2. The control circuit of claim 1, wherein said predetermined condition is the soft-start condition of said converter.
3. The control circuit of claim 2, wherein said PWM provides said feedback signal indicative of said soft-start condition.
4. The control circuit of claim 1, wherein said comparator circuit comprises:
a comparator having a positive input and a negative input, said feedback signal being coupled to said negative input;
a voltage divider formed by a first resistor and second resistor connected in series between a reference voltage and ground and providing a divided voltage connected to said positive input; and
a first transistor having a base coupled to the output of said comparator, an emitter coupled to ground and a collector coupled to a first node.
5. The control circuit of claim 4, wherein said driver circuit comprises:
a second transistor and an third transistor each having a base, collector and emitter; the base and collector of said second transistor and the collector of said third transistor being connected at a second node; the emitters of said second and third transistors being coupled to one another and to said control input of said synchronous rectifier; and a third resistor connected in series between said second node and the base of said third transistor at said first node.
6. The control circuit of claim 2, wherein said feedback signal is the output DC voltage.
7. A power system having a plurality of DC-DC converter modules, each having an input terminal to which an input DC voltage is coupled and an output terminal where the output DC voltage is provided, said converter modules being connected in parallel through their output terminals, each said converter module comprising:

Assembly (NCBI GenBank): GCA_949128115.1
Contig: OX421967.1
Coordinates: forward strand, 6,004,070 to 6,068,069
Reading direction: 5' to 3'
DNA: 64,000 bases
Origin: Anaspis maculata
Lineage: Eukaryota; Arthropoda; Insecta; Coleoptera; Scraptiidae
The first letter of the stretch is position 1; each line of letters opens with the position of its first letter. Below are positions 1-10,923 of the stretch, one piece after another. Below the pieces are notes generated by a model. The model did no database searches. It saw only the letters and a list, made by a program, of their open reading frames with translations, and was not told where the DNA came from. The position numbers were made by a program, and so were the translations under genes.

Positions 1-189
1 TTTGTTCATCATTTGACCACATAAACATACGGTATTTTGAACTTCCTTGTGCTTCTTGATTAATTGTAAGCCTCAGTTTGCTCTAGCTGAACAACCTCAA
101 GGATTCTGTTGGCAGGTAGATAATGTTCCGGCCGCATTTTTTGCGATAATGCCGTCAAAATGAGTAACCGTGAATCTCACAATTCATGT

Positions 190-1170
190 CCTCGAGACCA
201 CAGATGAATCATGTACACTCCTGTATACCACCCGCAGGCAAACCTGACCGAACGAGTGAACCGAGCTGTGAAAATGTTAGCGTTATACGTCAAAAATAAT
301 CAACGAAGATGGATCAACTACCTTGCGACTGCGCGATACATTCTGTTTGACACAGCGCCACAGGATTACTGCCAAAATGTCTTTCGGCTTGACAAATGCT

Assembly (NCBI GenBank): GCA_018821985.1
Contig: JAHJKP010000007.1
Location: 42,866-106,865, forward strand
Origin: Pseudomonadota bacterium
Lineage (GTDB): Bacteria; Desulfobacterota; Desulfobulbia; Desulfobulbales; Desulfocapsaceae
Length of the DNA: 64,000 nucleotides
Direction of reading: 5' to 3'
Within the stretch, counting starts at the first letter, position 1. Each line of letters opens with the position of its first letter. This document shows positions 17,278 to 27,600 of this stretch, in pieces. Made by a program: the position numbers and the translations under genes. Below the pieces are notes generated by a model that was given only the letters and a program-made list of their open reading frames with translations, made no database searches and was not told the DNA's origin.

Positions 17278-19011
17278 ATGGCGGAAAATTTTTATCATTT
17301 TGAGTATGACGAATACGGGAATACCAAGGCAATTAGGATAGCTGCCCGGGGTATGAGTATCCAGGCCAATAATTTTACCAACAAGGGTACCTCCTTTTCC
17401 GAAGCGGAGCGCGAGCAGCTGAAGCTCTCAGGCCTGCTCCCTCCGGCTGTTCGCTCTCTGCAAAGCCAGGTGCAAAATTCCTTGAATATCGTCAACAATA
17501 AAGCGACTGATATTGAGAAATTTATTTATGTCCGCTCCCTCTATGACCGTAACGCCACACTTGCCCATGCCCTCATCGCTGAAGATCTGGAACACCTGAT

a buck converter for converting said input DC voltage to a regulated output DC voltage, said buck converter having a switch and an inductor connected in series between its respective input terminal and output terminal, said inductor having one end connected to its respective output terminal, a synchronous rectifier connected between said other end of said inductor and ground, and a capacitor connected between its respective output terminal and ground;
a pulse width modulator (PWM) having an output designed to provide control of the state of said synchronous rectifier; and
a control circuit coupled between said PWM output and said control input of said synchronous rectifier for controlling said synchronous rectifier during a predetermined condition comprising a comparator circuit for comparing a feedback signal indicative of said predetermined condition to a predetermined reference voltage, such that said comparator circuit outputs a control signal when said predetermined condition is active; and a driver circuit responsive to said control signal to turn off said synchronous rectifier when said predetermined condition is active so as to prevent said PWM from controlling the state of said synchronous rectifier and so as to enable said PWM to control said synchronous rectifier when said predetermined condition is not active.